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Tips on Applying for Disability Benefits with Spinal Cord Injuries

A spinal cord injury is when the bones, tissue, or nerves around the spine become damaged, which can lead to loss of function. Most spinal cord injuries are the result of some sort of accident, and not disease.

Medical Evidence

To receive disability benefits for a spinal cord injury, there are certain types of medical evidence you can show to the Social Security Administration (SSA) to help your claim.

Keep in mind that most spinal cord injury claims are based on pain, which is difficult to be measured by medical tests. Therefore, the pain or limitations you experience can be worse than the evidence you provide is able to prove. Because of this, the SSA will often make their decisions based on your own claims and statements instead of your medical history, and they will attempt to determine whether your disability caused by pain is truthful or exaggerated.

There is certain medical evidence that you should provide to the SSA. Helpful tests to include with your claim are any x-rays or MRIs of your spine that were taken around the time of your injury.

Non-Medical Evidence

When determining if you are eligible for disability benefits, the SSA will also look at any functional limitations to your ability to work. Functional limitations are any activities you aren’t able to do because of your spinal cord injury. This is arguably the most important evidence you can provide to the SSA for a spinal cord injury claim, and these activities will be included in your Residual Functional Capacity assessment, or RFC.

Your RFC shows how much work you can reasonably expected to perform with your spinal cord injury. While the SSA will prepare an RFC for you based on your own medical history and records, it is especially helpful if the doctor responsible for treating your spinal cord injury also fills out an RFC for you. The opinion of a spinal specialist will be more valuable to the SSA when they determine your eligibility.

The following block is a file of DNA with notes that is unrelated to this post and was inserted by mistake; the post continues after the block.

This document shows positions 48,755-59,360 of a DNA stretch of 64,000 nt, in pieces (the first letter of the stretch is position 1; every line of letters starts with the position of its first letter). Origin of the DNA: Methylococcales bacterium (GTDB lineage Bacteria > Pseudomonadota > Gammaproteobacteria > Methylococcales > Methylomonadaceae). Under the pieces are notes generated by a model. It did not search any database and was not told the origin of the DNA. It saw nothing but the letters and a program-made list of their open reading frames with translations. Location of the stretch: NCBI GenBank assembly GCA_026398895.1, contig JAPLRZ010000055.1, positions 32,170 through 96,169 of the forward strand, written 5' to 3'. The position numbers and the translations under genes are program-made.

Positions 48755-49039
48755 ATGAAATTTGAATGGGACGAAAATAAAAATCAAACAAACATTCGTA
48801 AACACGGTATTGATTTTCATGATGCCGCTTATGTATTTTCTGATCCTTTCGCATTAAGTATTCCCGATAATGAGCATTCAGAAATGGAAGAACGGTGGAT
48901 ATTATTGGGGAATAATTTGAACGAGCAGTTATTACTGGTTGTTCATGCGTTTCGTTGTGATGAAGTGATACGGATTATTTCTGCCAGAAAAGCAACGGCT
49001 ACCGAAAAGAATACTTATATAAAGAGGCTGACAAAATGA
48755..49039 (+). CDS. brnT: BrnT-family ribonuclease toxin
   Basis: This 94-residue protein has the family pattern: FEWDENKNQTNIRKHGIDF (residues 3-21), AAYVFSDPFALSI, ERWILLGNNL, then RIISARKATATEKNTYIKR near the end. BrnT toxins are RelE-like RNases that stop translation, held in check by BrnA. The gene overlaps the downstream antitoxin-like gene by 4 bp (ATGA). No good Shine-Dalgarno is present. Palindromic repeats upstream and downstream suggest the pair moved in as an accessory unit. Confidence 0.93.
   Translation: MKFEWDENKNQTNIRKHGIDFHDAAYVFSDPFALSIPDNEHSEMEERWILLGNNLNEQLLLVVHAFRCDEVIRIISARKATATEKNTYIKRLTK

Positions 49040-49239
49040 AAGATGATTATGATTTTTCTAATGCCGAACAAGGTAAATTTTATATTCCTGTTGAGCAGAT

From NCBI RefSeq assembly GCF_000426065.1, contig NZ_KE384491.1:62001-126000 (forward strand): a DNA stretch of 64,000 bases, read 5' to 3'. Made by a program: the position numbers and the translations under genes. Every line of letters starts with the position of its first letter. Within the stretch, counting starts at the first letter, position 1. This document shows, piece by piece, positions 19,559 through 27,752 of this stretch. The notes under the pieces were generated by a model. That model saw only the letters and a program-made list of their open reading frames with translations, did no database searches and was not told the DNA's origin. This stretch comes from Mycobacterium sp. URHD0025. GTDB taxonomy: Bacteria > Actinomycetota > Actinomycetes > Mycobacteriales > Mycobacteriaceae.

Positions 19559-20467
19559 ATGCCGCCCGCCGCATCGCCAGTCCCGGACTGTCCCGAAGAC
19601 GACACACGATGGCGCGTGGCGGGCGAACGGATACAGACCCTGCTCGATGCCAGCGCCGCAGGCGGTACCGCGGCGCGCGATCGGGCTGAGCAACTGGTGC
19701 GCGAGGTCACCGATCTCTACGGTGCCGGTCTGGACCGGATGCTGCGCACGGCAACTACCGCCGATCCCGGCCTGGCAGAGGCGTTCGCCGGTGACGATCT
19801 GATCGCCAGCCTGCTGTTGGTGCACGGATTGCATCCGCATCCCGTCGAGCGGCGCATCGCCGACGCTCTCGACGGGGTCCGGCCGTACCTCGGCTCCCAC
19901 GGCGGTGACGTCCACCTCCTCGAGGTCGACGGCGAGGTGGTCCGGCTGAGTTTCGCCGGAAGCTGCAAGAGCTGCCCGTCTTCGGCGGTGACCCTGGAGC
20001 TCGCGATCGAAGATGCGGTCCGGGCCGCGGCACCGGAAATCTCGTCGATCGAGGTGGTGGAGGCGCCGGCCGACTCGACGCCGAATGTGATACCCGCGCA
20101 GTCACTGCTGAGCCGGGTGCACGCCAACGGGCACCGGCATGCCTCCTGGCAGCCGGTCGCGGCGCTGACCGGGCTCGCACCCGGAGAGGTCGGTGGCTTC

There are certain functional limitations that may make you eligible for disability benefits with your spinal cord injury. It is important that these disabilities are well documented in your medical history. These limitations can include:

  • If you are unable to walk for more than one block without needing to take a break
  • If you can’t bend over or stoop down
  • If you can’t lift objects over ten pounds
  • If you can’t sit up or stand for at least two hours per day
  • If you need to keep one leg elevated throughout the day
  • If you must be able to move around or change positions frequently
  • If you need to lay down for most of the day
  • If you can’t sit down for at least six hours during a workday

A final step for the SSA in determining your eligibility for disability benefits is your credibility. For this, they will look at your medical history as well as statements by your doctors and previous employers, your daily activities, your medical treatment and medication history, and more. It is important that your statements and those of your doctors remain consistent to potentially qualify you as disabled.